So if you have a child and you know that their mother or father is Aboriginal, it’s not, I wouldn’t recommend just going and asking, “Oh, can you come in and do a blah, blah, blah, blah, blah?”

Because without that, without forming that relationship with them and learning a little bit about that themselves, them and how they’ve grown up you could be asking them for knowledge that they, for whatever reason (and there’s plenty) don’t know or don’t have. Yeah.

So what is the appropriate way to research or look up or find an elder or a senior community member to talk with you?

Jordyn: Yes. So again, conversations with parents and getting to know their situation over time can definitely lead you to other community members or perhaps they, the parents themselves would be happy to come in to yarn about whatever it is you, you have discussed, but that takes time, of course. And if you are wanting to form a relationship or if you are wanting, there are businesses/corporations out in the community that created to give advice to teachers in schools.

So it’s just about finding out who they are. So in New South Wales I think it’s great that we have an AECG, which is an Aboriginal Education Consultative Group, and they work with the Department of Education to provide advice and resources specifically about New South Wales, Aboriginal groups in cultures and peoples and languages. So if you’re in New South Wales, I would recommend reaching out to your local AECG. So there is smaller a AECGs that then get grouped into regional or regions. And then there is like a New South Wales, AECG that is at the top of all of that.

Bron: Yeah. Jordyn, I’m going to put a link in the show notes to the AECG main website, so people can, and do some further research just in my conversations with some teachers from Victoria, it sounds like Victorian teachers have something similar.

I’m not sure of the acronym or the name for that consultative body, but yeah, I’m sure it’s something that you can find online. Yeah. During my time in WA I worked closely with a local it was called an Aboriginal Association. So in the Perth area specifically, I’m talking about, you might be able to research using those words, like Aboriginal Association and just type in like the area that you’re working in to see if you can reach out to them because that’s, you know, they’ve been created for that reason, but again, it doesn’t hurt to call or to go in in person and, and, and form relationships still, rather than just sitting, you know, shooting off an email saying, hi, can I have this, this, this and this?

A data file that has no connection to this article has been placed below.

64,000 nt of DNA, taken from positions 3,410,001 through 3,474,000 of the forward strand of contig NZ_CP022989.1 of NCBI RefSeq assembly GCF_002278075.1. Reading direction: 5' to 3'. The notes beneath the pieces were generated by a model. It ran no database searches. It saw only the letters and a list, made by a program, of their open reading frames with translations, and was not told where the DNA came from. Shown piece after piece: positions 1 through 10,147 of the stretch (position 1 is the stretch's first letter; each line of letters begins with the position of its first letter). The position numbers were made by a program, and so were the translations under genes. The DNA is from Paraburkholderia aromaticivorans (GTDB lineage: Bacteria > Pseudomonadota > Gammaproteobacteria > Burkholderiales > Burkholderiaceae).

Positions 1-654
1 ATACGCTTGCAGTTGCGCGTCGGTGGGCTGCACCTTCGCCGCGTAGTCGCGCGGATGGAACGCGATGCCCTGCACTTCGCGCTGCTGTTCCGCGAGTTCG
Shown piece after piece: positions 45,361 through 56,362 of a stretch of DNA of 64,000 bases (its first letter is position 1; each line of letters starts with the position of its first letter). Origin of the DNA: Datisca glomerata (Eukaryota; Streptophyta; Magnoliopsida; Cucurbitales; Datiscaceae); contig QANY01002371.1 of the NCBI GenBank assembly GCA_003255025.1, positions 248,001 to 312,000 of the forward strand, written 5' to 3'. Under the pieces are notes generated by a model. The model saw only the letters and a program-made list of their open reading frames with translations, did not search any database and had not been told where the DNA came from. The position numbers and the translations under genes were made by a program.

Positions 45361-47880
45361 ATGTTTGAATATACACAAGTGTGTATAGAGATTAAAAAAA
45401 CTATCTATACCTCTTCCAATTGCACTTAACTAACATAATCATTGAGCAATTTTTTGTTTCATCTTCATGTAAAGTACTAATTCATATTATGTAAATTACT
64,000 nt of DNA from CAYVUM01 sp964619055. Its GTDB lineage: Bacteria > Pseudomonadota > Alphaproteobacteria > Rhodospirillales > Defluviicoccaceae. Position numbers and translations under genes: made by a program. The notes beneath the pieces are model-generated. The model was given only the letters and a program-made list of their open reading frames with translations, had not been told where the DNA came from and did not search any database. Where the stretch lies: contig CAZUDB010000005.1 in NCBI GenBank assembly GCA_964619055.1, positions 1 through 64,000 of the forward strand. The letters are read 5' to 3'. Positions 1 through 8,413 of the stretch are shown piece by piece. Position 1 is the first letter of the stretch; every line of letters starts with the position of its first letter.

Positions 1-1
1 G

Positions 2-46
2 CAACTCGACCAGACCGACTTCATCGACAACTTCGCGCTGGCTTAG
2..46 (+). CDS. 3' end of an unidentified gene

Bron: Yeah. You said something really interesting on your stories the other day about timeframes when, when you are emailing people and expectations.Can you just tell the listeners what you were saying about that? Because I found that really, really interesting.

Dos and Don’ts for Seeking Advice, Information or Permission from the local Aboriginal community.

Jordyn: Yeah. So I did a, like a do’s and don’ts of just simple things to think about or consider when you are seeking advice or permission for something from the local Aboriginal community. In one of the main things is to allow plenty of time for response. And I’ll just run off a couple of others. There was also allow even more time during busy periods like NAIDOC Week and National Reconciliation Week. When it’s around those times, teachers often have more questions, but you have to imagine that the, your Aboriginal community is really busy during those times organising events. They are possibly going into schools already that have, you know, booked them. And even within any businesses or corporations, they’re not going to have, you know, a hundred people or behind the scenes ready to answer emails.